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Response of the coccolithophores Emiliania huxleyi and Coccolithus braarudii to changing seawater Mg²+ and Ca²+ concentrations: Mg/Ca, Sr/Ca ratios and δ44/40Ca, δ26/24Mg of coccolith calcite

Citation

Muller, MN and Kisakurek, B and Buhl, D and Gutperlet, R and Kolevica, A and Riebesell, U and Stoll, H and Eisenhauer, A, Response of the coccolithophores Emiliania huxleyi and Coccolithus braarudii to changing seawater Mg²+ and Ca²+ concentrations: Mg/Ca, Sr/Ca ratios and δ44/40Ca, δ26/24Mg of coccolith calcite, Geochimica Et Cosmochimica Acta, 75, (8) pp. 2088-2102. ISSN 0016-7037 (2011) [Refereed Article]


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Copyright © 2011 Elsevier Ltd. The definitive version is available at http://www.sciencedirect.com

DOI: doi:10.1016/j.gca.2011.01.035

Abstract

Calcium and magnesium concentrations in seawater have varied over geological time scales.On short time scales, variations in the major ion composition of seawater influences coccolithophorid physiology and the chemistry of biogenically produced coccoliths. Validation of those changes via controlled laboratory experiments is a crucial step in applying coccolithophorid based paleoproxies for the reconstruction of past environmental conditions. Therefore, we examined the response of two species of coccolithophores, Emiliania huxleyi and Coccolithus braarudii, to changes in the seawater Mg/Ca ratio (0.5 to 10 mol/mol) by either manipulating themagnesiumor calciumconcentrationunder controlledlaboratory conditions.Concurrently, seawaterSr/Ca ratioswerealsomodified( 2to40 mmol/mol),whilekeepingsalinityconstantat35.Thephysiological responsewasmonitoredbymeasurementsofthe cell growth rate as well as the production rates of particulate inorganic and organic carbon, and chlorophyll a.Additionally, coccolithophorid calcite was analyzed for its elemental composition (Sr/Ca andMg/Ca) as well as isotope fractionation of calciumandmagnesium( D44/40CaandD26/24Mg).Our results reveal that physiological rateswere substantially influencedby changes in seawater calcium rather than magnesium concentration within the range estimated to have occurred over the past 250 million years when coccolithophores appear in the fossil record. All physiological rates of E. huxleyi decreased at a calcium concentration above 25 mmol L1, whereas C. braarudii displayed a higher tolerance to increased seawater calciumconcentrations. Partition coefficient of Sr was calculatedas0.36 ± 0.04(±2r) independentofspecies.PartitioncoefficientofMg2+increasedwithincreasingseawaterCa2+concentrations in both coccolithophore species. Calcium isotope fractionation was constant at 1.1 ± 0.1&(±2r) and not altered by changes in seawaterMg/ Caratio.There isawell-definedinverse linear relationship betweencalcium isotope fractionationandpartitioncoefficientof Sr2+ inallexperiments, suggestingsimilar controlsonbothproxies inthe investigatedspecies.Magnesiumisotope ratioswererelatively stable for seawaterMg/Caratios rangingfrom1to5,withahigherdegreeof fractionationinEmilianiahuxleyi(by0.2&inD26/24Mg). Although Mg/Ca ratios in the calcite of coccolithophores and foraminifera are similar, the former have considerably higher D26/24 Mg (by >+3&), presumably due to differences in calcification mechanisms between the two taxa. These observations suggest, a physiological control over magnesium elemental and isotopic fractionation during the process of calcification in coccolithophores.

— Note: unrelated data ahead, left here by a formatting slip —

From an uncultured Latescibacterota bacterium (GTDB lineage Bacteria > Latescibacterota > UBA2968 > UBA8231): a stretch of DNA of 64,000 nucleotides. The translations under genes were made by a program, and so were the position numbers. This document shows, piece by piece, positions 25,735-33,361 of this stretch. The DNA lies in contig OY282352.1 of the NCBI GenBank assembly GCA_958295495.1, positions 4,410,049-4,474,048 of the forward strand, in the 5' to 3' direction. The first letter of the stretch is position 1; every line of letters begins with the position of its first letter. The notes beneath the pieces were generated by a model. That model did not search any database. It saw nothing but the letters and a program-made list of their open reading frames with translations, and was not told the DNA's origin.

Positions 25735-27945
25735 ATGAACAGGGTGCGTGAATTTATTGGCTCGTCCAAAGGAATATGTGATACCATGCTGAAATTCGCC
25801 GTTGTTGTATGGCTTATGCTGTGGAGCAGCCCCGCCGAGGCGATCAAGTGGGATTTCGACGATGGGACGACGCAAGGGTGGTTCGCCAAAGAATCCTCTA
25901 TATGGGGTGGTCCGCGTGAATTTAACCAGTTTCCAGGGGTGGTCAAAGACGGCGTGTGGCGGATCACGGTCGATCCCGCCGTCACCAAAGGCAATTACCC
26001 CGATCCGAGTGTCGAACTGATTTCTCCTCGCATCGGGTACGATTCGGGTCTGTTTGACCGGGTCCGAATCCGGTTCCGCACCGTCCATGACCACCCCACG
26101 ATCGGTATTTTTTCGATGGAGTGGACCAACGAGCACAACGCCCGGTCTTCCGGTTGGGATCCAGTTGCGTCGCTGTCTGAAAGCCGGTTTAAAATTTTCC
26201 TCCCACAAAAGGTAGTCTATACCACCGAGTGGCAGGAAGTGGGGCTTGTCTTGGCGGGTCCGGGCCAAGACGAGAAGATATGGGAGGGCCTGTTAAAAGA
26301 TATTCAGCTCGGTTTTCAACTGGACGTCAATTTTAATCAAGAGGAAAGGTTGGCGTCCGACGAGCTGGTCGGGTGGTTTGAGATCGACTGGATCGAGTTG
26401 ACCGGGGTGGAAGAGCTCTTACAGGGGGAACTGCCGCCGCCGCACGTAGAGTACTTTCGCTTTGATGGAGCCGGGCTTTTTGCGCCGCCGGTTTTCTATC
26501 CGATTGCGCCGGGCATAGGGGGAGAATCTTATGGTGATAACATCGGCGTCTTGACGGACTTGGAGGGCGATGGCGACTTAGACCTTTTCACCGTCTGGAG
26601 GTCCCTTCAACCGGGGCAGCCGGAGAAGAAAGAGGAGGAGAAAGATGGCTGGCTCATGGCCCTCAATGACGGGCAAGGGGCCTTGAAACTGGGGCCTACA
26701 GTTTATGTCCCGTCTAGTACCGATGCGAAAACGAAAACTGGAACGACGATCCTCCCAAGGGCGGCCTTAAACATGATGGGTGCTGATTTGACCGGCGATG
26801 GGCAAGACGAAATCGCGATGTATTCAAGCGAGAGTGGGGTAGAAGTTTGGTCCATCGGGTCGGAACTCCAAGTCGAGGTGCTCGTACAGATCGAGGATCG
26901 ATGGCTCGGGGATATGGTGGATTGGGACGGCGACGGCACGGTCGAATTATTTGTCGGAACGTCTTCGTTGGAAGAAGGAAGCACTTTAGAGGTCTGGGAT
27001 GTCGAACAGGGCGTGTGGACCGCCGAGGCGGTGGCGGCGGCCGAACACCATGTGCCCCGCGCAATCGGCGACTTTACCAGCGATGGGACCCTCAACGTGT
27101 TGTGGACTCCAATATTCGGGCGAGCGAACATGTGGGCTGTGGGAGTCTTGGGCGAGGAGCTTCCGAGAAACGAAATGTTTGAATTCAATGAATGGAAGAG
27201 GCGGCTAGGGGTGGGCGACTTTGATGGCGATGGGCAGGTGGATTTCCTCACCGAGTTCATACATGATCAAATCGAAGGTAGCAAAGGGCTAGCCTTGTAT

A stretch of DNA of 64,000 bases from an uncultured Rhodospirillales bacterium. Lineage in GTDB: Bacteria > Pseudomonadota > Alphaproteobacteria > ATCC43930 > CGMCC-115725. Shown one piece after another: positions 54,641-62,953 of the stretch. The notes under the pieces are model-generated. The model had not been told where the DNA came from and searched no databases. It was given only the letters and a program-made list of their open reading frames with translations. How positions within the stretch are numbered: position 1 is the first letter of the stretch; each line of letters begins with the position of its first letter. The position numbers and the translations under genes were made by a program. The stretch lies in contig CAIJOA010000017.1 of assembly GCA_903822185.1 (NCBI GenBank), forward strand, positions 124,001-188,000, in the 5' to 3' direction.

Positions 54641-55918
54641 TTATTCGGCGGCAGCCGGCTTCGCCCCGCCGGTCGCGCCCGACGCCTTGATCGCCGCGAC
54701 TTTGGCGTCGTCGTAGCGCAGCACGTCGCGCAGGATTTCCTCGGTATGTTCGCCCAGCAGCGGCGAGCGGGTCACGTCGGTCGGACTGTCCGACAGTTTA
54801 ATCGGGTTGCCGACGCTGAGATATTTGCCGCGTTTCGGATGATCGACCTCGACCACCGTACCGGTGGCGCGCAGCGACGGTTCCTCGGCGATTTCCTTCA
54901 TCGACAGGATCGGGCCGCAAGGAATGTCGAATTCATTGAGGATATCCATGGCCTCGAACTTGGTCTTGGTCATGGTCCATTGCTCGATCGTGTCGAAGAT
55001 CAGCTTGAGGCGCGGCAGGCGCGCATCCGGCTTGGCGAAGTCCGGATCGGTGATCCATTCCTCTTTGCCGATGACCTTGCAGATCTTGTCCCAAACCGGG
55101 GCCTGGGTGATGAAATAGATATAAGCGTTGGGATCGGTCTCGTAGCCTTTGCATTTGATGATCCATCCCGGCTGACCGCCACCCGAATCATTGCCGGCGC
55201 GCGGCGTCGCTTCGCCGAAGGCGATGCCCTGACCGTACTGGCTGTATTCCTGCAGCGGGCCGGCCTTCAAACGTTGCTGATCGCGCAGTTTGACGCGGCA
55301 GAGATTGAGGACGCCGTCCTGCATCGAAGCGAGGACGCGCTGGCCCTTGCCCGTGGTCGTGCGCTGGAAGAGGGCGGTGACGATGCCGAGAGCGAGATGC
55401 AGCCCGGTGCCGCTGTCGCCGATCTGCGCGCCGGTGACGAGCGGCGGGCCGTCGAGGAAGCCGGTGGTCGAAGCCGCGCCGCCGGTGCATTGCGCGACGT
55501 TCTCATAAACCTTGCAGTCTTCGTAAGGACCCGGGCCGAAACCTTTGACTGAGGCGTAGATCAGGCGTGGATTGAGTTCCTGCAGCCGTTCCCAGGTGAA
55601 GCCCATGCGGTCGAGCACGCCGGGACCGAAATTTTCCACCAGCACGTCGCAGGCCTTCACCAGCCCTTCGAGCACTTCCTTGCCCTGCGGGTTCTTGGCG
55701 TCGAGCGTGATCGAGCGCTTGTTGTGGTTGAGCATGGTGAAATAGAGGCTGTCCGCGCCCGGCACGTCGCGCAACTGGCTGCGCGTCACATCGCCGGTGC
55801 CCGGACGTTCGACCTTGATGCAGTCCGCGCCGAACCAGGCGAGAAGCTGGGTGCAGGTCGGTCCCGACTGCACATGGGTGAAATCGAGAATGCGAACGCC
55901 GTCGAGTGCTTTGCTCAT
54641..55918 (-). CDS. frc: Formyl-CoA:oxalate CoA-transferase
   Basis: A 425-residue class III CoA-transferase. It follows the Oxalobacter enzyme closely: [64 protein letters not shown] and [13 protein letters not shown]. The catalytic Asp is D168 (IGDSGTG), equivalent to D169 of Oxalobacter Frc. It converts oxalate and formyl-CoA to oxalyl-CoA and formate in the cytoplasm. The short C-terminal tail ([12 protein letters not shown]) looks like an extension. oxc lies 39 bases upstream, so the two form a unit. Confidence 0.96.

Item Details

Item Type:Refereed Article
Research Division:Earth Sciences
Research Group:Oceanography
Research Field:Biological Oceanography
Objective Division:Expanding Knowledge
Objective Group:Expanding Knowledge
Objective Field:Expanding Knowledge in the Earth Sciences
Author:Muller, MN (Dr Marius Muller)
ID Code:72196
Year Published:2011
Web of Science® Times Cited:34
Deposited By:IMAS Research and Education Centre
Deposited On:2011-08-23
Last Modified:2012-04-12
Downloads:0

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